Chase McNulty Agrees to Settle FTC Charges Over Role in the Deceptive Telemarking of Investments in Wireless Interaction TV.

For Release

Chase McNulty Group, Inc., and its officers, have agreed to settle Federal Trade Commission charges that they engaged in a variety of deceptive practices, in connection with the marketing of investments in a new wireless communications technology called Interactive Video and Data Service (IVDS). The FTC alleged that the defendants misled investors as to the profitability of the investment, the use of investor proceeds, the capital necessary to develop IVDS systems, and the technological capabilities of such systems. As part of the settlement, each of the individual defendants have agreed to post a $350,000 performance bond before engaging in the telemarketing of any product or service, unless they are employed by a regulated broker-dealer, commodities futures trader, or insurance agency. The individual defendants also have agreed to turn over virtually all of their significant assets and the corporate defendant has agreed to a judgment of $1 million. The settlement also prohibits all defendants from making false representations in connection with the sale of any investment, or telemarketed product or service.

The Commission's complaint, filed in federal court in April 1995, named as defendants Chase McNulty Group, Inc.; E. Lee Elliott, also known as Lee Elliott Mask; Anthony L. Rick; and Jeffrey D. Trotter. Chase McNulty is based in St. Petersburg, Florida.

IVDS is a technology that will allow consumers who subscribe to send and receive data by wireless transmission through units linked to their television sets. IVDS cannot broadcast a moving video image, but can be used for ordering merchandise shown on TV, banking, viewer polling, games or other purposes. The Federal Communications Commission (FCC) uses an auction process to award two IVDS licenses per market to the highest bidder and, to date, has awarded licenses in the nation's 300 most-populous markets. No IVDS system currently is operational. IVDS license-holders will need to compete with other interactive TV service providers such as cable and phone companies.

This case is one in a long series of FTC cases challenging the deceptive marketing of investments in emerging communications technologies using FCC licenses.

Under the settlement, the defendants are prohibited from making the types of misrepresentations alleged in the FTC's complaint, in connection with the sale of any investment or telemarketed product or service. Specifically, the defendants are prohibited from falsely representing:

  • the amount of consumer funds allocated for the stated business purpose of the investment or telemarketed service or product;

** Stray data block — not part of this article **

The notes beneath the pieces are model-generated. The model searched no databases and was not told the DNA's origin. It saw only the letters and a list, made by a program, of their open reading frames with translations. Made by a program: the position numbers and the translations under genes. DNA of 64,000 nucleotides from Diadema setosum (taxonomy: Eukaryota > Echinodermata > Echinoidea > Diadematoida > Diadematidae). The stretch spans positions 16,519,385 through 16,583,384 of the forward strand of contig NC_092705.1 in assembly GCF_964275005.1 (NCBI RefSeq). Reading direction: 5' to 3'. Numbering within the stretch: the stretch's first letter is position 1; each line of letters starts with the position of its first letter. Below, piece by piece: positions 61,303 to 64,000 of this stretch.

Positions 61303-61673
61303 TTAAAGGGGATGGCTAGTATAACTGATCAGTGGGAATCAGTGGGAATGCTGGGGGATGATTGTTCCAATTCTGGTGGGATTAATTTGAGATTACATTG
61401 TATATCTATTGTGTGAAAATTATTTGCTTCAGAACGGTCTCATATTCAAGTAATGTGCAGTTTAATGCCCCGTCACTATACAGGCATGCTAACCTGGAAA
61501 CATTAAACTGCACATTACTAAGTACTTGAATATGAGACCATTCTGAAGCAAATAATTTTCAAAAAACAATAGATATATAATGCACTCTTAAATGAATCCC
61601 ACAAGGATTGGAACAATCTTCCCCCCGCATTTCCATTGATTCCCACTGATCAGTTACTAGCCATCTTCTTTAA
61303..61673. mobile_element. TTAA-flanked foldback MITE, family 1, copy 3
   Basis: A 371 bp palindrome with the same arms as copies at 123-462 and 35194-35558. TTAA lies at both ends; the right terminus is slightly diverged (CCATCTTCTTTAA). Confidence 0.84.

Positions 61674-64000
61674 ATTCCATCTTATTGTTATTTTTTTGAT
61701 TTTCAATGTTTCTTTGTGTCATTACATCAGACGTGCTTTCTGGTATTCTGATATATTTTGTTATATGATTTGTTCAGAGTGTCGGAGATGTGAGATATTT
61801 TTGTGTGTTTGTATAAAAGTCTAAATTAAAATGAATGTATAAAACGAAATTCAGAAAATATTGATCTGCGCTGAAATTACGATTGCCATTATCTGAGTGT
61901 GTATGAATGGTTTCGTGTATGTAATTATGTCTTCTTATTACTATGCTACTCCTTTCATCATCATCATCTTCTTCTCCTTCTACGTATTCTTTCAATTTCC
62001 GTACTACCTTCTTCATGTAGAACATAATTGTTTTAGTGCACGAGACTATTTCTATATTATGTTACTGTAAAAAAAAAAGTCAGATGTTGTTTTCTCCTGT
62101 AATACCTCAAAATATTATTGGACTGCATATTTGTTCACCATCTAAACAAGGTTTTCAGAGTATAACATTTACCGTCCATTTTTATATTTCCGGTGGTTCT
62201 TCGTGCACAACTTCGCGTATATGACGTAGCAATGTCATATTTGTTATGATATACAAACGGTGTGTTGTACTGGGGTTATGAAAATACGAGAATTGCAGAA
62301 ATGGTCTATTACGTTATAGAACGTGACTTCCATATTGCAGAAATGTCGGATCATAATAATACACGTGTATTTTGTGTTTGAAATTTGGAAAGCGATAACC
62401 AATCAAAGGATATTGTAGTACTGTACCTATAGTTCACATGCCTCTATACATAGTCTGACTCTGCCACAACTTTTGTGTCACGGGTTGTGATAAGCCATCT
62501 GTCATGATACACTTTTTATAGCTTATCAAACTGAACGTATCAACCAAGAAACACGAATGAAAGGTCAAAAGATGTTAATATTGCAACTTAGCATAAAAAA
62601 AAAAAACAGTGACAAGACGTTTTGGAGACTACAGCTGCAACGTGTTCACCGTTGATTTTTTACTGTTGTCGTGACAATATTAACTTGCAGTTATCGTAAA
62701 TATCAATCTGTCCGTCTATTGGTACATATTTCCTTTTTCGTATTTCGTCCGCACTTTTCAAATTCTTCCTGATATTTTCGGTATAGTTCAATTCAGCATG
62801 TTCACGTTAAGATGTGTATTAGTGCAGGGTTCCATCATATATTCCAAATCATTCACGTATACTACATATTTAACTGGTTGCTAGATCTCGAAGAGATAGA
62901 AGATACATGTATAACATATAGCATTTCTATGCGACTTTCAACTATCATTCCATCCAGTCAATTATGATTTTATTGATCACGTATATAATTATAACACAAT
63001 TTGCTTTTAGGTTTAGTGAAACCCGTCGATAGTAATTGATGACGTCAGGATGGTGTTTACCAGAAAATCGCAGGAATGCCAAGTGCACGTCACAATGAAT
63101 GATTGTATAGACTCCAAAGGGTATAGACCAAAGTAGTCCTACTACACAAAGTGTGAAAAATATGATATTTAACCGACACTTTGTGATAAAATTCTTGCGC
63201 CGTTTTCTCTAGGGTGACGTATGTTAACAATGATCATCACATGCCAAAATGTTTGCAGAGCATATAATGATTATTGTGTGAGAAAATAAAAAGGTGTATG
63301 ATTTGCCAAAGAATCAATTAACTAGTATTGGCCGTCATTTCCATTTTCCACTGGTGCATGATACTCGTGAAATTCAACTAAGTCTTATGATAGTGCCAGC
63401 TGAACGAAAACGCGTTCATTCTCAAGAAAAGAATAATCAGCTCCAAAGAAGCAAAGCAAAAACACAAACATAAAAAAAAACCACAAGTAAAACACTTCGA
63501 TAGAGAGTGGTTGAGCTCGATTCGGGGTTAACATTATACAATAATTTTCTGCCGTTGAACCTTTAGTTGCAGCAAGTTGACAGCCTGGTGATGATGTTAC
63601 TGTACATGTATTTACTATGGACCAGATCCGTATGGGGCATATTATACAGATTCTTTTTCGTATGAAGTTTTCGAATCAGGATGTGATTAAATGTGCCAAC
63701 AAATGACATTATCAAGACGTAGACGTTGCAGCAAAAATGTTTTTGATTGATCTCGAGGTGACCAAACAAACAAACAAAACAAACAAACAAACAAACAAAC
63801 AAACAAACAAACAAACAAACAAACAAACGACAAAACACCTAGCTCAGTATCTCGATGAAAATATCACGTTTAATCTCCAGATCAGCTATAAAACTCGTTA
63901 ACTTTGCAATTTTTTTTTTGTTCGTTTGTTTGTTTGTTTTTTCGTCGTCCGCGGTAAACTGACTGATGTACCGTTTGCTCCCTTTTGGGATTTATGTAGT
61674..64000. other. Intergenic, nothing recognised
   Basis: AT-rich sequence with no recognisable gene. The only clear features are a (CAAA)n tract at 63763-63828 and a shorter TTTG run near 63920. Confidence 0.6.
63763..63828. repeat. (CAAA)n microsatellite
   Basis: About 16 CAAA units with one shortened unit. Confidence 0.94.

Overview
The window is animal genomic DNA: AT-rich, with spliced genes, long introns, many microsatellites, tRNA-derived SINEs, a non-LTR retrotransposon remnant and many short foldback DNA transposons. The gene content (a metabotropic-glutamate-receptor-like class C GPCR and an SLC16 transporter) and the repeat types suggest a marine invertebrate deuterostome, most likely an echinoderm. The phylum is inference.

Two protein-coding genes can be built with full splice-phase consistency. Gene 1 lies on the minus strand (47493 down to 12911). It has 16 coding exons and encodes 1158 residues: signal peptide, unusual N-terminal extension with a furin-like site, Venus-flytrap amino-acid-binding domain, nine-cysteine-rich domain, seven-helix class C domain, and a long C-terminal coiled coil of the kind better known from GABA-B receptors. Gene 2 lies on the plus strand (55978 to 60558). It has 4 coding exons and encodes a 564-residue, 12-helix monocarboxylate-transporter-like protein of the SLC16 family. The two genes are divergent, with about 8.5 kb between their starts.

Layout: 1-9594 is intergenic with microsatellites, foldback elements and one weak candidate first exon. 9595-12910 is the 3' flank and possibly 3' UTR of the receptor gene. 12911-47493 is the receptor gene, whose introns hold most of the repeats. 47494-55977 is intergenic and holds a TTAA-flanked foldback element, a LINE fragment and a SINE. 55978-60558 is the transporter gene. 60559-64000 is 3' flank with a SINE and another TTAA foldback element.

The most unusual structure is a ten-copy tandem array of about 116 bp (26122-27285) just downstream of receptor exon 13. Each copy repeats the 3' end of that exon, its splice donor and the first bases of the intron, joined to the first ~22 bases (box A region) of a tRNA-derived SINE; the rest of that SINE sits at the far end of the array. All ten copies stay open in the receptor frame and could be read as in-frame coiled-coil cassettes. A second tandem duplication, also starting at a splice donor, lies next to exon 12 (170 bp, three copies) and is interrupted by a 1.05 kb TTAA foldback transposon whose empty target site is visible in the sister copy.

• the amount of consumer funds used to pay defendants' profits and expenses;
  • the profit potential or risk associated with the investment or telemarketed product or service, including the use of escrow funds, need for additional capital, technological capabilities and estimated value or profitability; and
  • any other fact material to a consumer's decision to purchase any investment or telemarketed product or service.

The order also requires the defendants to disclose the actual costs of obtaining any wireless communications system or license that forms the basis for any investment or telemarketed product or service; and if representations about profit and risk are made, the actual amount of consumers' funds allocated for the defendants' profit and the expenses of defendants' telemarketing or sales operation.

In addition, the order requires defendants Elliot, Rick and Trotter to post a $350,000 bond before engaging in the telemarketing of any product or service, unless they are employed by a regulated broker-dealer, commodities futures trader, or insurance agency. The bond would be effective for the duration of such telemarketing and for at least three years after the defendants stop such a business.

Finally, the order requires the individual defendants to transfer virtually all of their significant assets to the FTC or the court-appointed receiver for Chase McNulty, including $67,000 in cash and tangible assets to the FTC for consumer redress, and $93,000 to the receiver because those assets rightfully belong to the receivership. The order also includes a judgment of $1 million against the corporate defendant, Chase McNulty. The FTC said it is not clear at this point how much of that judgment can be collected.

The order also contains various recordkeeping provisions to assist the FTC in monitoring the defendants' compliance with the order.

The Commission vote to file the stipulated final judgment was 5-0. The stipulated final judgment was entered by the court on Jan. 31, 1996.

NOTE: This final judgment is for settlement purposes only and does not constitute an admission by the defendants of a law violation. Judgments have the force of law when signed by the judge.

The FTC has issued two consumer brochures offering tips and cautionary notes on "Investing in Interactive TV Licenses" and "Telecommunication Scams Using FCC Licenses" which are available for free. Copies of the brochures and the proposed settlement are available from the FTC's Public Reference Branch, Room 130, 6th Street and Pennsylvania Avenue, N.W., Washington, D.C. 20580; 202-326-2222; TTY for the hearing impaired 202- 326-2502. To find out the latest FTC news as it is announced, call the FTC's NewsPhone recording at 202-326-2710. FTC news releases and other materials also are available on the Internet at the FTC's World Wide Web Site at: http://www.ftc.gov

 

(FTC File No. 942 3252; Civil Action No. 95-524-T25E)
(Chase-McNu)

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